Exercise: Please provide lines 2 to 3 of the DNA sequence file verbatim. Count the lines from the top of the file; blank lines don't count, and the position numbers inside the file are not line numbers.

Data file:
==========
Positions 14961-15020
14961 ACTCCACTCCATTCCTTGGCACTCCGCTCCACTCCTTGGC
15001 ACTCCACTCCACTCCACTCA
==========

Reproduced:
14961 ACTCCACTCCATTCCTTGGCACTCCGCTCCACTCCTTGGC
15001 ACTCCACTCCACTCCACTCA